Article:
Eric Clapton, Paul McCartney and Ringo Starr Perform “Something” – It Might Be The Best We’ve Ever Heard
photo credit: YouTube via Willy Cano
Concert For George, 2002
George Harrison’s November 29, 2001 death left the music industry he both loved and hated reeling, trying desperately to adjust to a world without one of the most influential musicians of the 20th century. Struggling with a solution to the question of how exactly one properly celebrates a life as well lived and well loved as George’s, friends and family came together with 2002’s Concert For George, a star studded affair that saw George’s friends and colleagues from every corner of the music industry turn out for a night of music and fun performances in his honor; from ELO’s Jeff Lynne to Eric Clapton and former Beatle bandmates Paul McCartney and Ringo Starr, the Concert For George was the loving sendoff George would have wanted – no tears, just laughter and music from the people he loved most in the world.
“Sometimes if you’d go ‘round to George’s house, after you’d have dinner, the ukuleles would come out,” McCartney said as he introduced “Something” that night.
“And one time not so long ago, we were playing and I said, ‘There’s a song I do on the ukulele.’ I played it for him—I’ll play it for you now. It’s a tribute to our beautiful friend.”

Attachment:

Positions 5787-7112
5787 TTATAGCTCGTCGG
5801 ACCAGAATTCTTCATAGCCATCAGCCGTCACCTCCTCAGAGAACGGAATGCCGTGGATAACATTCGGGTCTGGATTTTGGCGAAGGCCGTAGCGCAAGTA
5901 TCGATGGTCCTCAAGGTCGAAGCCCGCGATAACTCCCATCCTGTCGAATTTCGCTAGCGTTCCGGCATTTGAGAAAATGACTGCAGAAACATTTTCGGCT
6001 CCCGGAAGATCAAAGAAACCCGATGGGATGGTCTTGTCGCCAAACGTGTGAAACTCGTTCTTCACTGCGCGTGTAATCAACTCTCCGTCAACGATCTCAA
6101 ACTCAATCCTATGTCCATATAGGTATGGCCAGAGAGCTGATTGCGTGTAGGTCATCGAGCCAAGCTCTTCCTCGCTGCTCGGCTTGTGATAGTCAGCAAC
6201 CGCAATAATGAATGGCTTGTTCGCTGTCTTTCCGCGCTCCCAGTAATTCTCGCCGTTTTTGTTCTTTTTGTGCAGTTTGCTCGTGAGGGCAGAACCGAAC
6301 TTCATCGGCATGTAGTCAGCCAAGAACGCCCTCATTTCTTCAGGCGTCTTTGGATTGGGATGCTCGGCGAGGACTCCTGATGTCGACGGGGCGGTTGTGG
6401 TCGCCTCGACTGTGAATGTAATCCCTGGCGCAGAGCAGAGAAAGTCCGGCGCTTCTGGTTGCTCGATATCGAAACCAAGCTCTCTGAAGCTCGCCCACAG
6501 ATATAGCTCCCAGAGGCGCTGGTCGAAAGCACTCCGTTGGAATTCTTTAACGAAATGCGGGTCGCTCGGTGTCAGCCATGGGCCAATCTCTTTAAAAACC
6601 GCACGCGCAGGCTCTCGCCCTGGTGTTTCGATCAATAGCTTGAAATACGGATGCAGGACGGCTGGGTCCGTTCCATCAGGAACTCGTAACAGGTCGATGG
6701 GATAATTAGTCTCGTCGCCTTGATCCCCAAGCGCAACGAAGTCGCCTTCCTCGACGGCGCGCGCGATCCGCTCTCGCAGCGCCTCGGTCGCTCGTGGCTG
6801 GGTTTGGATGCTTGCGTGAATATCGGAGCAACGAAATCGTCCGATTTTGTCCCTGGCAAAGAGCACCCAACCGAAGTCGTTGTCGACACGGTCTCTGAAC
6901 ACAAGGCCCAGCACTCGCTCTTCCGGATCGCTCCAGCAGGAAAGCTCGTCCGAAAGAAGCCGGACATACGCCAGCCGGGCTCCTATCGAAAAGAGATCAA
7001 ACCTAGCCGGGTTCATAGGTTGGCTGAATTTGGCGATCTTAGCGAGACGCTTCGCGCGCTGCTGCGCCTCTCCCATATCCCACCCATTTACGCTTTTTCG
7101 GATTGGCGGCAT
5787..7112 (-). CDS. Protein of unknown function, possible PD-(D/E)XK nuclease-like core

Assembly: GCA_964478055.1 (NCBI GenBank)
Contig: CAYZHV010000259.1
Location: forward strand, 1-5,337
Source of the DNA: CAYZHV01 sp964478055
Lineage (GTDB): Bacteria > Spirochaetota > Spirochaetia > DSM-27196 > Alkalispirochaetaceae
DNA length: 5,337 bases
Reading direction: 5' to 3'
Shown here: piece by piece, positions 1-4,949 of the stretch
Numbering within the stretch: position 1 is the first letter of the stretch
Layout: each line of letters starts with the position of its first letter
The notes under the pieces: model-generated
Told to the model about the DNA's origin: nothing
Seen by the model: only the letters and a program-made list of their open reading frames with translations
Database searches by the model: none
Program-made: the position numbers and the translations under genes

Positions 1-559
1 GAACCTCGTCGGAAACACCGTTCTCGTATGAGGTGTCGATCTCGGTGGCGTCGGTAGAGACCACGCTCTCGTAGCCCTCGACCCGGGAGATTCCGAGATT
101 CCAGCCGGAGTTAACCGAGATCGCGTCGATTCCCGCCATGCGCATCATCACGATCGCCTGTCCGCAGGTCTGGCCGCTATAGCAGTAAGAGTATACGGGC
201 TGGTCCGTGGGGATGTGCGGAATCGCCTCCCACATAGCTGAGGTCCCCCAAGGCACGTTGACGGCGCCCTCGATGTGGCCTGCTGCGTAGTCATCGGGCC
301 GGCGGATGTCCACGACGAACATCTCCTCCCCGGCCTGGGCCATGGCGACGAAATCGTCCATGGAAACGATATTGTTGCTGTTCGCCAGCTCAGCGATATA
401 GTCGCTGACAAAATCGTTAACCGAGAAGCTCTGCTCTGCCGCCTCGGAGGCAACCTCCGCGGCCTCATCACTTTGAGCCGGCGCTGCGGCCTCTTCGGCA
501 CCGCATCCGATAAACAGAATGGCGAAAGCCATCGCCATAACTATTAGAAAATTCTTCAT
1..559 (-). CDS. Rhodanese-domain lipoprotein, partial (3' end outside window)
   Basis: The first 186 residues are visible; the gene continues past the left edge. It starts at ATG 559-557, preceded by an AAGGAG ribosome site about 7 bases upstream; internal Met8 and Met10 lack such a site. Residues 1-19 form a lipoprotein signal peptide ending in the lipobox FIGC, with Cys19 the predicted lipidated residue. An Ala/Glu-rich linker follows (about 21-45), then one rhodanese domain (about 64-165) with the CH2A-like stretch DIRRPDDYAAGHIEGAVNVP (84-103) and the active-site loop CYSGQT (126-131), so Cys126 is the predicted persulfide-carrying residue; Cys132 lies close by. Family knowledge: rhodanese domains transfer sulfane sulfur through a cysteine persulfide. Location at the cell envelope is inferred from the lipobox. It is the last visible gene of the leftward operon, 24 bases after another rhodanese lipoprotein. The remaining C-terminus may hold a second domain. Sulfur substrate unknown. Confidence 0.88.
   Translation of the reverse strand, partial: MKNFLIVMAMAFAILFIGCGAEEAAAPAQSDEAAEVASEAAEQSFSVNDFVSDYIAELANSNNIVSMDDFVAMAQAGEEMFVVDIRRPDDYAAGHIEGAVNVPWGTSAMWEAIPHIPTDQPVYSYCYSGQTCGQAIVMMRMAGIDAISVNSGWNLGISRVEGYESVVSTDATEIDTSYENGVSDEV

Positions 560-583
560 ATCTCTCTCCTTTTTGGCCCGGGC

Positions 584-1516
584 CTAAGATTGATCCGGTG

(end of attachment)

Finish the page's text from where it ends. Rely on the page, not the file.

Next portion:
One of the highlights of the evening came as Paul McCartney took the stage, armed with only a tiny ukulele as he fondly recalled all of the times he would bring out the uke at George’s house after dinner before launching into a stripped down take on “Something”. Then, as the musicians on the stage began to join in one by one, the Abbey Road classic turned into something soaring and beautiful and full as Paul shared vocal duties with Eric Clapton for a performance of “Something” that just might be the best we’ve heard yet.
When a legend like George Harrison dies, it’s a tremendous struggle to figure out how to best pay tribute to them in a way that both sums up their accomplishments and includes everyone they’ve ever loved – but in this case, it’s pretty safe to say that this all-star jam was the perfect way to sum up a career well experienced, a life well lived, and a man well loved.